In the only city in the world named
"Eternal," where the age of monuments -- as often as not --
is counted in millennia instead of years, a building that
recently celebrated its centennial can hardly lay claim to
Yet the Hotel Excelsior exudes just such a
timeless appeal. Across the decades, people stop at the
corner where Via Veneto meets Via Boncompagni and look up
the curved facade to the rooftop cupola where "Excelsior" in
green lights is banded around the rim like an emerald
necklace. The sight inspires memories.
"I came here right after I graduated from
college." "We were here before our children were born." "We
spent our honeymoon here; now we're back to celebrate our
They've kept the promise to return, a private
pledge implicit in the strands of remembered melodies --
"Arrivederci Roma," "I'll See You Again" -- sentimental
ballads that, after so many years, still bring a catch to
enter the Excelsior, and it's like the first time. The sweep of the
lobby stretches before them: gleaming marble -- pink and cream wall
panels, enormous checkerboard floor tiles, black-veined table-tops
atop gold-leafed winged lions bearing tall glass vases filled with
daffodils and tulips; Renaissance and Baroque-style paintings;
oversized mirrors surrounded by decorated enamel frames, great
chandeliers dropped from the soaring ceiling, every teardrop crystal
sparkling with the clarity of light.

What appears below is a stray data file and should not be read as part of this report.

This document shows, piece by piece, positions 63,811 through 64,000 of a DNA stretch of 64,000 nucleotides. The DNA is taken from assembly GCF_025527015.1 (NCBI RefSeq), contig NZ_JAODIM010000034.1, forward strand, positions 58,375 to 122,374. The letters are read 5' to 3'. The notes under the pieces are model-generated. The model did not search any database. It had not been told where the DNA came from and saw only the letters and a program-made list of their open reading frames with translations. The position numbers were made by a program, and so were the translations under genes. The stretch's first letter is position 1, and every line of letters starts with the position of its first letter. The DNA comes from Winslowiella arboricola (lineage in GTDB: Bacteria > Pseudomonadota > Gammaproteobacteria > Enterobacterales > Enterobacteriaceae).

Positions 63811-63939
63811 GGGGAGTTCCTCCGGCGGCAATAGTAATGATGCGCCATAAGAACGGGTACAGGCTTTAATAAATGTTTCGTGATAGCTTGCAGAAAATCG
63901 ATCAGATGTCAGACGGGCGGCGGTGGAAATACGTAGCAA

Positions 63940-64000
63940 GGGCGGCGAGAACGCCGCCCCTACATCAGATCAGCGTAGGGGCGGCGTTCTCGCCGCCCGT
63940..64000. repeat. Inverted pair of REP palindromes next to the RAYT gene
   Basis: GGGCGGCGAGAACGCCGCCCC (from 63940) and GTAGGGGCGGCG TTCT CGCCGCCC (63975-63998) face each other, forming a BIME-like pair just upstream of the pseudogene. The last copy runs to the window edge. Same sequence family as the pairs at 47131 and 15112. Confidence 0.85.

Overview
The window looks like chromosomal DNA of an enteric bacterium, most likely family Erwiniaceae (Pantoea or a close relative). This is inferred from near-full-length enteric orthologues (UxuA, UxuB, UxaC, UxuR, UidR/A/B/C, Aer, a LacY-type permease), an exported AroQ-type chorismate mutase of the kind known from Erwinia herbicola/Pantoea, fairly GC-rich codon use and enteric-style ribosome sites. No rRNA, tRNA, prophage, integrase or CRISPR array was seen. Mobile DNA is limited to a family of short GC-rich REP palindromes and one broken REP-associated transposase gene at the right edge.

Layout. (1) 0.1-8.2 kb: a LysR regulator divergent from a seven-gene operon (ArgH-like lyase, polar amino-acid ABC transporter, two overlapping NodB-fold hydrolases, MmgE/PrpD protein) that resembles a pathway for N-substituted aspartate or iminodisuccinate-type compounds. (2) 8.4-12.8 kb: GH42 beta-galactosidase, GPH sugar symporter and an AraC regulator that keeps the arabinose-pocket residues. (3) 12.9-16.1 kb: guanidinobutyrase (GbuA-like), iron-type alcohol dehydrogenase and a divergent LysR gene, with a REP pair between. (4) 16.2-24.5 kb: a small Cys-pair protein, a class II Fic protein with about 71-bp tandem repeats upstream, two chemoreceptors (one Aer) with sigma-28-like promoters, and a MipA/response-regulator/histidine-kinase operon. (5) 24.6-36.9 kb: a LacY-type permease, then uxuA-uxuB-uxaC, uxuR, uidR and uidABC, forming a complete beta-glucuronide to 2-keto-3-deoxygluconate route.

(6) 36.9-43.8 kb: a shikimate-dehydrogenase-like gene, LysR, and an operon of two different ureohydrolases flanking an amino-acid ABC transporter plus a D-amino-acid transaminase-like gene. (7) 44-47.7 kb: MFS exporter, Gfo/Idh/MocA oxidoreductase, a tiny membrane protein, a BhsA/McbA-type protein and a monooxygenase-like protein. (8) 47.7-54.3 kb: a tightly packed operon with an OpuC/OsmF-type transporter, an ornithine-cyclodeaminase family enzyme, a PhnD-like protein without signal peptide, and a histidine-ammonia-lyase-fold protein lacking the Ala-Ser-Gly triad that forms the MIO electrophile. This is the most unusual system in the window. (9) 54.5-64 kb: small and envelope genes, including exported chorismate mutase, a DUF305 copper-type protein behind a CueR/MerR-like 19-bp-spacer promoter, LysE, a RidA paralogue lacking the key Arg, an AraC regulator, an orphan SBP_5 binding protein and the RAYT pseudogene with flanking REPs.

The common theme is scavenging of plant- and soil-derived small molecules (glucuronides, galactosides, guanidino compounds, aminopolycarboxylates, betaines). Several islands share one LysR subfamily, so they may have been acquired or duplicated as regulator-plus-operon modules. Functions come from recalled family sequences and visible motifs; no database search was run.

the elevators and through the rooms and suites, the palatial theme
continues. They remember the highly polished furniture of classical
or Biedermeier design, the drapes of gold brocade framing French
doors that open to balconies overlooking the American Embassy just
across the street; from the top floors, a panorama of Roman rooftops
as far as the cupola of St. Peter's on the other side of the Tiber
"Everything looks the same," the couple who honeymooned at the
Excelsior 25 years ago say as they take the measure of their
two-room suite. Then they notice the two flat-screen television sets
and the high-speed Internet connection. They think they'll dine at
the hotel this first night of their stay. The man picks up the
phone. He presses a button marked "Service Express" and asks to be
connected to the restaurant reservation desk only to discover he's
pressed the right button after all. In days to come, he'll press the
same button to get his shoes polished, the beds turned down, room
service ordered, massages arranged, taxis delivered -- and all in
record time. That night, he and his wife fall asleep as soon as
their heads hit one of the five pillows on the all-white, king-sized
Westin "Heavenly Bed" made up with 180 to 250-thread-count linens
atop a custom-designed pillow-top mattress.
next day, they walk over to the Spanish Steps, descend to Via del
Corso and window-shop along the way, ending up in the dreamy
landscape of the Borghese Gardens. When they return to the hotel,
they check out the fully-equipped health center that -- like the
flat-screen TVs -- wasn't there last time they were in town. They do
a few laps in the indoor pool, unwind in the sauna, and indulge in
the luxury of an Excelsior massage.
I first decided to bring in masseuses and add some treatment rooms,
I was told people don't come to Rome for massages," says Paolo
Lorenzoni with the mischievous grin we remembered so well. We get
it. The man who's been the Excelsior's gm since 1992 has a
reputation for unfailingly good hunches.
has just returned from a skiing vacation. He's sun-tanned and
relaxed. We're having espresso in ORVM ("It's pronounced 'Orom,'"
Paolo tells us, "the 'V' gives it a Latin feel"), the lounge off the
lobby named for the topaz color of a splendid chandelier that
dominates the room, a trio of fat cylinders -- each made of what